Ohmygoodness, love BLT’s with those garden fresh tomatoes! Yes, we do freeze bacon when we find a good deal. It’s so easy to fit in the freezer too, love it!
I’ve thought quite a bit about an attack on our power grid as well. It IS coming & my gosh…it’s almost unfathomable.
Honestly, I’m not a “paranoid” person, but these days it makes me nervous traveling more than a couple hours away from home. Even when going to our cabin I’m thinking….what would be the best route back home if I had to walk, ride a bike or horse? How long would it take? Etc etc.
Those thoughts probably sound looney to most people lol!
That is REALLY cool you’ve worked with a Cyberattack Warfare guy, wow! I’d love to read his books.
And you have a JBS meat packers nearby, hopefully you’re able to stay on top of the scoop with that one!
Hi Amy. well the JBS meatpacker is in Logan, Utah which is about 400 miles away. I saw something on the news where people were walking out to their cars because the communication was down. I had heard they had hoped everything would be back up and running today. No updates as of now. You know, Amy, you are not alone, whether I go to a grocery store, a movie theater, or a restaurant. I look for exits, it’s just me and I would say I’m NOT paranoid, but I want a plan if I have to exit quickly. I can see why you are thinking about your cabin and getting home, I think every prepared person thinks about it. We may not say it out loud but we are thinking about it. We have to because things are crazy and will only get worse. Hank Brown, the Cyberattack Warfare specialist explained to me one very important tip. IF you are say standing in line at the grocery store and SEVERAL people around you mention their cell phones do not work, it’s no coincidence, GET HOME ASAP. Don’t talk about it, just get home. He has trained his kids to get home if this happens. They all have bikes. AND they have calculated how long it would take to get home from college and jobs. Interesting, right? It’s an attack most likely. Stay safe, Linda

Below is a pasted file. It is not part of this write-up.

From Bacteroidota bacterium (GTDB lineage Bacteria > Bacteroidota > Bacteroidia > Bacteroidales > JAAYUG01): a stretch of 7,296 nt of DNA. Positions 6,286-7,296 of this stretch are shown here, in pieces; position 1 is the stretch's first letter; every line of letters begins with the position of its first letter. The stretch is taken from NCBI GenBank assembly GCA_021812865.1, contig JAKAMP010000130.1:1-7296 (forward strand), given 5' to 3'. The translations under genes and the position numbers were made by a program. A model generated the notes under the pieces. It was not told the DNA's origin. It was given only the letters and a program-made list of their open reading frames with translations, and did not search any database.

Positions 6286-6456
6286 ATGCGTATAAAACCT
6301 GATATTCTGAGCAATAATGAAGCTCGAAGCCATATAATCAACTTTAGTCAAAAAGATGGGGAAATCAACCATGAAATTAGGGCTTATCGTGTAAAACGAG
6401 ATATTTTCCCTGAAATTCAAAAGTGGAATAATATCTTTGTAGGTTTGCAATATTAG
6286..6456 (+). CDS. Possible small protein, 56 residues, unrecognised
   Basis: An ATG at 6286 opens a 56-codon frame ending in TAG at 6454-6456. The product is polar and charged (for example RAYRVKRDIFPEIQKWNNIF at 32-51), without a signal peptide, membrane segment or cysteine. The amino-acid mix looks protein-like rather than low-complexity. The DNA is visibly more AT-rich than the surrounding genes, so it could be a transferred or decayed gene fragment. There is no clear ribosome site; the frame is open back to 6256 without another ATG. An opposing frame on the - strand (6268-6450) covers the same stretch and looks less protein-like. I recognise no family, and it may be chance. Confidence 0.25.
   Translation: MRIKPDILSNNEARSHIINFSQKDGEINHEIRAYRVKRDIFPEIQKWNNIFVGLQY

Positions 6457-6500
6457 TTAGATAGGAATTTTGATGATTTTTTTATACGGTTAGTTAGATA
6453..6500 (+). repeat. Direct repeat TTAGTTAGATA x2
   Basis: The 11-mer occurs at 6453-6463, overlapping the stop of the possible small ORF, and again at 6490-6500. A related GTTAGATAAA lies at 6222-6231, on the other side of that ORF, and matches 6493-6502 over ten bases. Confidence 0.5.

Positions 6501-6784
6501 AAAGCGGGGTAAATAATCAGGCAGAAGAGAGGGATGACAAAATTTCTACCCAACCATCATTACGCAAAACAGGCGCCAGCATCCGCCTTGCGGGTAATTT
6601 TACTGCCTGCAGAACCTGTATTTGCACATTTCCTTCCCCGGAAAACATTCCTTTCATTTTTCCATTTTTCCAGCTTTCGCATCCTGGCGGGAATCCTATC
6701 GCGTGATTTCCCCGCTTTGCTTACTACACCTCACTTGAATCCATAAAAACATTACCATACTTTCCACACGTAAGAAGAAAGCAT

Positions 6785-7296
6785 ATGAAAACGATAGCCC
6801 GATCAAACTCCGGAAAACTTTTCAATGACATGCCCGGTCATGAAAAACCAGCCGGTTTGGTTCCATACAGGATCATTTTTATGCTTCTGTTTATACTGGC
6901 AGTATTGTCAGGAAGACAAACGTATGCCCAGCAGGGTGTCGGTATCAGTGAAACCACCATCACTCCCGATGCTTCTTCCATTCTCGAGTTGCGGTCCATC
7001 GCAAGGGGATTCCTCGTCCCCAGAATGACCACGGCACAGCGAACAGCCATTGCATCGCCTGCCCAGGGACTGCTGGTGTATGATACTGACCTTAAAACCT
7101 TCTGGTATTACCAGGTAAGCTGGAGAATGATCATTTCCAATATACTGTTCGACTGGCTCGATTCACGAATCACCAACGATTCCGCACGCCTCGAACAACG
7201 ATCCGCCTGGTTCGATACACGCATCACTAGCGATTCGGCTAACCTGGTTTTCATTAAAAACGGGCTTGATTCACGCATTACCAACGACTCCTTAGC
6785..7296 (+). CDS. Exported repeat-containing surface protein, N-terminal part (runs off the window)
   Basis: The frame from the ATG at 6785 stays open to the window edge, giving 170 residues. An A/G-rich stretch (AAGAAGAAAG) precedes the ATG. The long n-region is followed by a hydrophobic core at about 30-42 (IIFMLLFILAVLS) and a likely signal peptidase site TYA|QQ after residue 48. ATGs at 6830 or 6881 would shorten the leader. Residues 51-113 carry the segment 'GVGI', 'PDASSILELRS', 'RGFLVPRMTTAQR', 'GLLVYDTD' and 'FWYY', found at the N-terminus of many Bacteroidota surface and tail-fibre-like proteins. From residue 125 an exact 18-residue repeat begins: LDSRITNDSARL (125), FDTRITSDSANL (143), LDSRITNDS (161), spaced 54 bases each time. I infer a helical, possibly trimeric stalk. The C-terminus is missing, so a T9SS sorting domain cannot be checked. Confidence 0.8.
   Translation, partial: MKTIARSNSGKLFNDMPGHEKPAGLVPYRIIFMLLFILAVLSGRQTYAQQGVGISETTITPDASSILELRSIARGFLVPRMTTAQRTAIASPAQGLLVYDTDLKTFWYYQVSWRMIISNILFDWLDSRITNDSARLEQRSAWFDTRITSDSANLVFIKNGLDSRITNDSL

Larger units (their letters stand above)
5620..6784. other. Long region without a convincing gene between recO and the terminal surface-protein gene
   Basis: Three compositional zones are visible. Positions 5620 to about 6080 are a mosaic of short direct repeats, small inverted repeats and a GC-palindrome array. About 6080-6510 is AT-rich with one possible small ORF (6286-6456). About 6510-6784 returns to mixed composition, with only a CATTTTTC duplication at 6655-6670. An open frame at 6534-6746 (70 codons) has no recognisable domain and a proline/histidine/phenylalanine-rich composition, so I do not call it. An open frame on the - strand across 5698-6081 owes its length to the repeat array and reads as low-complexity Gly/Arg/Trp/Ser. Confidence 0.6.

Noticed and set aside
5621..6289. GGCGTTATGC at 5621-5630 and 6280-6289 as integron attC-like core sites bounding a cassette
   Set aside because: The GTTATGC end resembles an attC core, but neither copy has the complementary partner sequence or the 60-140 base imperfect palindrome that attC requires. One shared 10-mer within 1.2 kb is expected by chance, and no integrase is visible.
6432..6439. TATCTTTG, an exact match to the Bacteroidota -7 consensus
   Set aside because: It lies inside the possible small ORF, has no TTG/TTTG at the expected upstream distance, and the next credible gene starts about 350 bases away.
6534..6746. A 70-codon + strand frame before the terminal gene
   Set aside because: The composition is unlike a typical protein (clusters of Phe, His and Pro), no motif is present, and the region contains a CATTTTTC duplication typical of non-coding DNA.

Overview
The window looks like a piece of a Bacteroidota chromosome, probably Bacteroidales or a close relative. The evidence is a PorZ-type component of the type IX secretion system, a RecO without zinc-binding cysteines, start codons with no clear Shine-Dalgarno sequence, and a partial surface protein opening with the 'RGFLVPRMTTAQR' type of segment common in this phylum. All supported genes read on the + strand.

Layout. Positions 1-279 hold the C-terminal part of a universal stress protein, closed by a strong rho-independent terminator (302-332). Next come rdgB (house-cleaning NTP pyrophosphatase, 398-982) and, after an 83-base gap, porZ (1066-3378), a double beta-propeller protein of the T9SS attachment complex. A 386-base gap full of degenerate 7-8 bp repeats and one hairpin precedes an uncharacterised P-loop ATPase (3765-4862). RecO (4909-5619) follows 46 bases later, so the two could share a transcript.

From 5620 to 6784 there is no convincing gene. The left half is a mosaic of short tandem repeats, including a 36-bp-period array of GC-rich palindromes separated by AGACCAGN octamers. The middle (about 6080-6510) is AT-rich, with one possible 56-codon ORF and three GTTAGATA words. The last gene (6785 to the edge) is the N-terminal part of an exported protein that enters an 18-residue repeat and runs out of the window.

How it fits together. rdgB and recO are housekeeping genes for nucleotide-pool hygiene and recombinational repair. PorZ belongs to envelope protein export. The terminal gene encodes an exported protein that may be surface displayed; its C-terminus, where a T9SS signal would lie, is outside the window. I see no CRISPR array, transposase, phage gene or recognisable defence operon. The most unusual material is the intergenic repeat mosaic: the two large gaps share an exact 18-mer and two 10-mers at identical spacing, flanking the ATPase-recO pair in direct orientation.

I’m not paranoid either, but I’ve been expecting our power grid to go out for a while now. Not IF, but When. It will either be an attack on the grid or an EMP or something unforeseen. I’ve been prepping for it, and whatever is thrown at us.
I haven’t seen any limits on meats here in East Texas though. Nor limits on anything. The shelves are mostly full. The ones that are empty or near empty are the ones withe big sales. We have two freezers full of meat items. I learned a lot from 2020 and the empty shelves then. I’m stocking up on whatever we use. I do have th I need to make laundry soap that I use all the time. I will be buying up more. I use either Fels Naptha soap or Ivory soap, Washing Soda, and Twenty Mule Team Borax. I also use some Oxy Clean and a scent booster. This last time I didn’t use the scent booster. It works perfectly.